Building secure products require shuffling and adjusting business priorities, working on organizational maturity, and related processes to establish clear metrics.
Cyber security remains a critical foundation of the rapidly expanding digital world-spanning software and hardware that powers everything from personal devices to the global infrastructure. Over the last decade, significant progress has been made in several security domains, especially for maturing secure software development processes.
Over the years, hardware security has received only limited attention. However recently, major chip vulnerabilities got uncovered, such as Spectre and Meltdown, which serve as a harsh reminder that the systems can only be as secure as its related weakest link.
According to the National Institute of Standards and Technology, industries have witnessed an exponential growth in hardware vulnerabilities over the last few years, rapidly catching up with the software growth recorded over the last decades.
While software can be patched, hardware can never be updated easily; thus, the potential negative business impact of such security flaws are increasing dramatically.
Building secure products, whether hardware or software, is a journey that not only involves technical solutions but a constant adjustment of business priorities, maturing products, and processes, as well as establishing clear metrics to analyze business risks and progress towards their mitigation. Enterprises must address all the security concerns holistically – paying equal attention to hardware security.
Today with the risks increasing in leaps and bounds, cyber security is addressed mostly in disconnected silos. Yet, it is important to remember that security is a system property that, in order to be responsive and comprehensive, must be considered across domains (software, hardware, firmware, OS, application, cloud, network, etc.) and across the system lifecycle (design, manufacturing, development, supply chain, support, and maintenance, etc.).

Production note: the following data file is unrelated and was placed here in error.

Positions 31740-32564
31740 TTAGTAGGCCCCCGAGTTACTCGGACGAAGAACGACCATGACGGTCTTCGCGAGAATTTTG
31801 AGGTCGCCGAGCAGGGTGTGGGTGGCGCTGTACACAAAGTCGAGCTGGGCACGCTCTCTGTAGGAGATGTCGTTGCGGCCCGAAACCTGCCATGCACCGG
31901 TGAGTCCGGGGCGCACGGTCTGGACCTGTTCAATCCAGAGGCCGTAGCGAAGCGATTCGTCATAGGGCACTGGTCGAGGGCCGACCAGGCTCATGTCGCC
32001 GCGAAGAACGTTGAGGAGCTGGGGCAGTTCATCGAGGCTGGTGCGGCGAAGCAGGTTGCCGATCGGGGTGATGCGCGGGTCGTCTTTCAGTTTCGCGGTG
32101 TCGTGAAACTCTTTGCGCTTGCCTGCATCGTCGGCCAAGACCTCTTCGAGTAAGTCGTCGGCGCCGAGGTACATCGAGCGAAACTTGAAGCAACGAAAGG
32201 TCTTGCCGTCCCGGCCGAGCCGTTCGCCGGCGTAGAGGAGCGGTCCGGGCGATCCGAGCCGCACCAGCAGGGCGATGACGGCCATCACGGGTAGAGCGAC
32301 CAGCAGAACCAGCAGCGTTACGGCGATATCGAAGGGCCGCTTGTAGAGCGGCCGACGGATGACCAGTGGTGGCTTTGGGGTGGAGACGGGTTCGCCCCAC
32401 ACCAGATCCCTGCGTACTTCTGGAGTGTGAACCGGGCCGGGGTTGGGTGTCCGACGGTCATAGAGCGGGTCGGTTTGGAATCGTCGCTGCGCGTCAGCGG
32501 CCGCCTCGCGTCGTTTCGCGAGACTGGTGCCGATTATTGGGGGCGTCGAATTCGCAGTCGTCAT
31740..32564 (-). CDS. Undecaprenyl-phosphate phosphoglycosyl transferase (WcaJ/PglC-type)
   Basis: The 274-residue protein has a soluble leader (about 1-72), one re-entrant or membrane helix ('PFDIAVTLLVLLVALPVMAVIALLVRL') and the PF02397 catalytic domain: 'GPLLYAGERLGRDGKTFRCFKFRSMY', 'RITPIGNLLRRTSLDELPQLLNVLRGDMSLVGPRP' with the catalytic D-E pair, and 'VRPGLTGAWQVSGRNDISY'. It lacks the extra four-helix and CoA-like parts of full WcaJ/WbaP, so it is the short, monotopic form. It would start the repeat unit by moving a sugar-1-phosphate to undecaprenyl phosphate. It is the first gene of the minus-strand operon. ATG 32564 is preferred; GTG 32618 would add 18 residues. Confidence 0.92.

Hardware security, no doubt, remains one of the most critical foundations of the overall system security. The integration of hardware security with “downstream” solutions will enable a higher-responsive and more impermeable approach to cyber security.
As security becomes another product requirement, there exists a natural concern whether it delays the time to market will slow down the development process, and therefore impact the business productivity and profitability.
For security strategies to be successful, it is imperative that they minimally weigh on development velocity, to avoid the creation of conflicting choices between timely product delivery and product security.
A successful security program is marked by:
- Clearly indicated business objectives and priorities defined upfront and aligned among all stakeholders.
- The security and development teams need to closely collaborate throughout the product life cycle from the project mapping to product shipment and support.
- Functional testing, product development, and security testing must be integrated tightly to operate in lock-step to ensure timely issues addressed.
- Security testing tools must support the development process daily rather than getting in its way. Among others things, this is very much about automated applications of tests in an ongoing process, low false positive rate along with clear remediation advice supported by quick understanding and issues resolution.
- Security governance and oversights need to be done in real-time through meaningful metrics to allow quick intervention and avoid late security surprises.
Ensuring adherence to all the above, and being conscious of the role hardware has to play in these outages, gives due importance to hardware security, so businesses can scale their businesses to new heights of success.